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Injuries Impact AHS Athletics

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Bradley Dennis shows off his scar from having surgery to repair his ACL and meniscus.

After tearing his ACL and meniscus during an AAU basketball game, Bradley Dennis became a part one of the 2 million high school athletes injured each year. Although Dennis’s injury was pretty serious, most are just simple ankle sprains according to the school trainer Andy Niemann. Niemann is the school athletic trainer and has been a trainer for just over six years now. Niemann oversees every injury that takes place during school athletics, and also helps rehab the injured athletes. Niemann said he has seen very few serious injuries in his six years of working. The most serious of which being a broken tibia bone which required to have a rod placed in the athlete’s leg. Niemann said he’s “happiest when he has his athletes leave his care being 100 percent.”

After the arrival of new weights coach Ryan Henderson and his new workouts, injuries have been going down in AHS athletics. Volleyball coach Emma Bireline had no serious injuries over the season. She said, “I think lifting with Henderson really helped.” Niemann also said that lifting helps athletes avoid injuries. Over the summer, Niemann also help coach Henderson with the lifting program.

Not only do injuries effect the athlete physically, but it also affects them mentally. When Cyle Renaud was injured during football with his third concussion, he said he was “very depressed.” Renaud will not continue to play football throughout his high school career and has to be careful playing basketball now due to his concussions.  Freshman Colin Mullenix was also injured this football season when he faced an injury to the knee causing him to miss some playing time. He said, “My injury taught me how to face my challenges.” Injuries have both mentally negative and positive effects to athletes. In Dennis’s case, he said that he faced both. He said that it made him very depressed, but made him stronger mentally as well.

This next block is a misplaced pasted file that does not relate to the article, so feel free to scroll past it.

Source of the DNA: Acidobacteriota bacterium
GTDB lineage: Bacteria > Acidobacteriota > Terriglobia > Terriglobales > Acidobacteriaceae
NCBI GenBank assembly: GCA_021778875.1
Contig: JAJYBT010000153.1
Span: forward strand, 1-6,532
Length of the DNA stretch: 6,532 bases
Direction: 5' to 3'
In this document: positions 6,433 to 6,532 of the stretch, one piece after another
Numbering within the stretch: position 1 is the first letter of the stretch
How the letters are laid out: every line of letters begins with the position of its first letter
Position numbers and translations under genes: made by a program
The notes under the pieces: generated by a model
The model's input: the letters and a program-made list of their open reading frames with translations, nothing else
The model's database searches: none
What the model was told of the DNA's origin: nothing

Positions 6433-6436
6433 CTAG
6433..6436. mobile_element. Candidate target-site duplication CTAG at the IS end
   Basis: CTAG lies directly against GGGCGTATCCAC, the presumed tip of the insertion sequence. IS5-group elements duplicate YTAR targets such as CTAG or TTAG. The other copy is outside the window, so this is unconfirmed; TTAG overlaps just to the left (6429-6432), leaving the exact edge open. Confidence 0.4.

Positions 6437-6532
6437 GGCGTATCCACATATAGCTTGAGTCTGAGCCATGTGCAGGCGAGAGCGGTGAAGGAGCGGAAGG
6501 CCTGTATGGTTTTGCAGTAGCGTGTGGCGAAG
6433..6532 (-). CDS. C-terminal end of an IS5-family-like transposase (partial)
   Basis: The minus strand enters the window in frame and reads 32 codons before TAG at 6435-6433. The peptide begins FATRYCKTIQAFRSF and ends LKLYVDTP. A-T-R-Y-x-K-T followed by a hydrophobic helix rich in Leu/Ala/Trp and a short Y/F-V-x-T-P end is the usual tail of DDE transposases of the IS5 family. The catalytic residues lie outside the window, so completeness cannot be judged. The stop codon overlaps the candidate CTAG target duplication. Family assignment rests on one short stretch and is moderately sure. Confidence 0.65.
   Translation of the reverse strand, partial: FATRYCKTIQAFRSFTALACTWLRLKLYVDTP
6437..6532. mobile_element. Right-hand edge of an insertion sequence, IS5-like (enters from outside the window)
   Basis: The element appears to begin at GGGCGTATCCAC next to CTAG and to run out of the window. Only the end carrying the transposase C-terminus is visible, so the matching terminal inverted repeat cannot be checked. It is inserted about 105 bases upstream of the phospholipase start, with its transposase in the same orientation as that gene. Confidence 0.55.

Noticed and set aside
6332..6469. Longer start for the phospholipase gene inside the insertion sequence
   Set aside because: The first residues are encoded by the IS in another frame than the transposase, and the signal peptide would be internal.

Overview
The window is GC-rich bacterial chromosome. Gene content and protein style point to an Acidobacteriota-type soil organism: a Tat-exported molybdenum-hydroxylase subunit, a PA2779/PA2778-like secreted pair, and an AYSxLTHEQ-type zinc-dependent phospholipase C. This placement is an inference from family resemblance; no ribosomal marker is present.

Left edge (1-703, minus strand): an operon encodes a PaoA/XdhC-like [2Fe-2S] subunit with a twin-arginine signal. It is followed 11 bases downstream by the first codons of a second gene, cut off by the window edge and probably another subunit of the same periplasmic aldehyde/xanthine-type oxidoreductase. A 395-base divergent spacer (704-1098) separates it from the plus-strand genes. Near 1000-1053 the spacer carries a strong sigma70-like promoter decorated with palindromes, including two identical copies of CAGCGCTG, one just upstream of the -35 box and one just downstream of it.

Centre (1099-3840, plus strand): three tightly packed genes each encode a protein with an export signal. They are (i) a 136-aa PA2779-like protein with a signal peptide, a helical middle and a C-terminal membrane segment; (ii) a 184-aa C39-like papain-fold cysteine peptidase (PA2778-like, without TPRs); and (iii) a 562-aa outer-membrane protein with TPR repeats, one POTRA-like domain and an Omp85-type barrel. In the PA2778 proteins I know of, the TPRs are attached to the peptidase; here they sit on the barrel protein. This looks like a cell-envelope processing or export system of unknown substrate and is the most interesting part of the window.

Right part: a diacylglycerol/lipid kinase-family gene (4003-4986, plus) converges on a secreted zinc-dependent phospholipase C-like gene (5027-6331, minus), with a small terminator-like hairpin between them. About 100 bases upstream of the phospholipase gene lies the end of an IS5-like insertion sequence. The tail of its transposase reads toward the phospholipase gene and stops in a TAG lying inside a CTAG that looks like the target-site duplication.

Dennis said his injury completely devastated him. He said he had high hopes coming into this year’s Cross Country season, one of the three sports he participates in. Dennis also participates in basketball and track. Dennis was coming into the season as a former state qualifier and was ranked number one in the conference, meaning he was expected to win conference. Dennis said he was “excited to win conference,” but this came to abrupt end after his ACL tear.  Dennis needed to have surgery to reconstruct his ACL and stitch his meniscus back together. After his surgery Dennis found out more terrible news, the doctors had found arthritis in his knee and told Dennis he may need a knee replacement by the time he is 40. Dennis’s then began the long road to recovery. For over one month Dennis could not walk without crutches and began his six months of physical therapy.

After his surgery Dennis received more news from the doctors that if he was to tear his ACL again that could be the end of his athletics career. This has changed Dennis’s mindset and attitude and has taught him to think differently. “You never know which race will be your last,” he said. Dennis still has a chance to participate in track this year. He said that he has high expectations this track season, even though according to Dennis he will not be 100 percent better. Dennis has even higher expectations for next season in every sport and hopes to be back and better than ever.

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The student news site of Atlantic High School
Injuries Impact AHS Athletics